Showing posts with label Savita Halappanavar. Show all posts
Showing posts with label Savita Halappanavar. Show all posts

Monday, November 19, 2012


 As things stand now, it is very risky to be pregnant in Ireland, for, if anything happens to the mother that requires an abortion to save her life both the baby and mother are deprived of any medical protection. The tragic death of Savita Halappanavar (31), a Dentist in Galway, Ireland indicates that. She was admitted in the University Hospital, Galway on the 21st of October with complaints of back pain. She was 17 weeks pregnant and was miscarrying at the time of Hospital admission itself. In any civilized hospital the Doctors would not think twice to remove the fetus immediately and save the mother.

The Doctors Savita did not do so saying that the fetus had heart-beats. Savita’s condition worsened day by day. Her husband, an engineer at Boston scientific in Galway, said that she had pleaded with the doctors several times to terminate the pregnancy. The doctors waited till the heartbeats of fetus stopped to operate on her. It was too late by then and she died on the 28th October from Septicemia or infection to the internal organs from  blood.

The Galway city has a nick name as ‘city of Tribes’ but even the tribal people would not allow a young woman to die a slow painful death while all remedies were at hand.

In Ireland the life of pregnant woman and the fetus have equal right for life meaning that the usual medical practice of giving priority to save the mother’s life at times of any complication is not possible there and surgery to save mother cannot be done until and unless the fetus is dead inside the mother’s womb. If the fetus was found to have been removed from the womb while it had even a faint beat the attending doctor is liable to be punished for life imprisonment and fearing the punishment the doctors never take any risk.

 It was on her 2nd visit to the hospital that she was admitted there. On the first day when she went there with back pain and a general uneasiness related to pregnancy the doctor prescribed some medicines which gave no relief to her discomfort.  Her parents were with her at that time and they returned to India while she was in hospital unsuspecting any danger.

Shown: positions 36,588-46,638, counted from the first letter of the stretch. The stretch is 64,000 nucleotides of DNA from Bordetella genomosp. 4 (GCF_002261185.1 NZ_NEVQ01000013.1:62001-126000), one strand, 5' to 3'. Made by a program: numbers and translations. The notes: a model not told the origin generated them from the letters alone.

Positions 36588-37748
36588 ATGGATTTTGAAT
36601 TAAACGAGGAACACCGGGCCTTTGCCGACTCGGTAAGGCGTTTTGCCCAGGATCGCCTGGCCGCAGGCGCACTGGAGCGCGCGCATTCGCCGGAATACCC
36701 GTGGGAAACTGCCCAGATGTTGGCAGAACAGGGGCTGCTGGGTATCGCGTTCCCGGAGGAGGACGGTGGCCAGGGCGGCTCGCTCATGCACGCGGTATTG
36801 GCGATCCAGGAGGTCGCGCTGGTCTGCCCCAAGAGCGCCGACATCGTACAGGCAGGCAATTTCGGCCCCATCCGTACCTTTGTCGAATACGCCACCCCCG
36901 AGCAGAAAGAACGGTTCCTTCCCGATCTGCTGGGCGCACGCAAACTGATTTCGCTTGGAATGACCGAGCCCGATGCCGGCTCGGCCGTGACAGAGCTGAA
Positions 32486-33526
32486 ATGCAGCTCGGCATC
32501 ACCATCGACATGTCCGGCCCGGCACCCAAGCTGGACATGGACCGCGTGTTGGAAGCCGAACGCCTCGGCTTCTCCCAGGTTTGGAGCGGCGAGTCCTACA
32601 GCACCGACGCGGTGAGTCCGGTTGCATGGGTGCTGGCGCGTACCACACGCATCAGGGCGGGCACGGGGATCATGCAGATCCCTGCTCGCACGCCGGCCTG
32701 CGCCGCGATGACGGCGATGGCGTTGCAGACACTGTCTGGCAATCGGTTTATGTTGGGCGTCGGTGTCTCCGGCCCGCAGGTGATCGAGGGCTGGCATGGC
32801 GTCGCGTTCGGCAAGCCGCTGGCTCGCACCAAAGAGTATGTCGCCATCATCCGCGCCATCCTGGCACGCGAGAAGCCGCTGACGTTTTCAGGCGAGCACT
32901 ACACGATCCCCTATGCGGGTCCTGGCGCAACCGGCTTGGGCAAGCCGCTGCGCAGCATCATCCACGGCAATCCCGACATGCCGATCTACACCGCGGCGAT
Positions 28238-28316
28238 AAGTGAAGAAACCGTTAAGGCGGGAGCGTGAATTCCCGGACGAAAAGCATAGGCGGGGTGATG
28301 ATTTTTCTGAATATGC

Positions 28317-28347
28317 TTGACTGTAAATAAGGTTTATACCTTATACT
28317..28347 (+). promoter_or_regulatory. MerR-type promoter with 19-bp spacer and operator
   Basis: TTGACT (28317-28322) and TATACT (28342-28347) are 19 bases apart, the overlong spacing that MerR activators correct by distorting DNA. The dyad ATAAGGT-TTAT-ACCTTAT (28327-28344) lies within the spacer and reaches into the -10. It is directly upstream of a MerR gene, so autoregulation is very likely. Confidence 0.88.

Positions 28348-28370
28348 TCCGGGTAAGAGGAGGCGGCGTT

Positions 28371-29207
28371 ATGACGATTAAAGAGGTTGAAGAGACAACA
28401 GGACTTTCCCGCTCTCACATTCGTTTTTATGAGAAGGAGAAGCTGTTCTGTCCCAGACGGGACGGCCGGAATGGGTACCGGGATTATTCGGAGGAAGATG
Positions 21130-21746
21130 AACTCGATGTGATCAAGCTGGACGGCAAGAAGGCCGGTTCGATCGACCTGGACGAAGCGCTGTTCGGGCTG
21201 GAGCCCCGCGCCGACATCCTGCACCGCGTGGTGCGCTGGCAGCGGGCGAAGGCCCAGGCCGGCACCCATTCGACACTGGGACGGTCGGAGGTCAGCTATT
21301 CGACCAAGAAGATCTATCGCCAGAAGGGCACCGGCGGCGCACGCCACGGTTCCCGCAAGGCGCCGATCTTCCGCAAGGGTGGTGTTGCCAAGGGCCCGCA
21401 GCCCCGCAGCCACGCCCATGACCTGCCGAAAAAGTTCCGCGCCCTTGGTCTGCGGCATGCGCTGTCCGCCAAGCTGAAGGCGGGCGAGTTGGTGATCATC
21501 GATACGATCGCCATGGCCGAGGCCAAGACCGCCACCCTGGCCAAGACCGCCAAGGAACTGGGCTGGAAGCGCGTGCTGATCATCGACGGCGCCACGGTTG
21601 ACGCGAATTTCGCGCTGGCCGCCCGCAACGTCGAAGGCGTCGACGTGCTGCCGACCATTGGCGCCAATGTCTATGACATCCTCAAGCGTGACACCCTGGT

The doctors attending her could do nothing to her though they knew immediate removal of fetus was the only hope in her case. No one was dare enough to save her life and explain later.

There is a precedent of Supreme Court allowing a teenage girl who got pregnant in a rape incident to go abroad for abortion in consideration of  her suicidal tendency. It was a daring judgement considering the Catholic resistance against abortion. However it did not follow  any amendments to the relevant Laws. In Savita’s case, if her life could be saved by timely operation the judgement would have helped the doctors if they were able to prove in the court that Savita’s life was in danger. The doctors, however, did not go at such length.

The rules 58 & 59 of the 18th Century ‘ offences against person Act “ which stipulates the equal status of fetus with mother, prevailed in the University Hospital  leading to her death.

 However strict the abortion law, it does not prevent the Irish women from terminating pregnancy. They cross the border to England and terminate pregnancy there and get back. It is a common practice there and the authorities are also aware of it. In the case of Savita, she was too sick to do something like that by the time doctors refused to do  abortion,

The majority of people in Ireland are against the outdated law but there is a minority ‘Pro life’ men who have become fundamentalists in nature for the anti-abortion cause and all are afraid of them. About 70 % of people are in favour of abortion as practiced all over the world in the matter. However the minority fundamentalists rule the majority there. The ruling parties are afraid to disobey the Church.

The Indian External affairs Minister informed the Irish Ambassador about India's concern in the matter. The case is under inquiry in Ireland and the Government says that it would take several weeks to finish the inquiry and still more weeks to reach in a decision.  There are some hue and cry over the issue now both inside and outside Ireland, but it may die down by the time the inquiry completes and Ireland is destined  to continue with its archaic laws.

Images from Google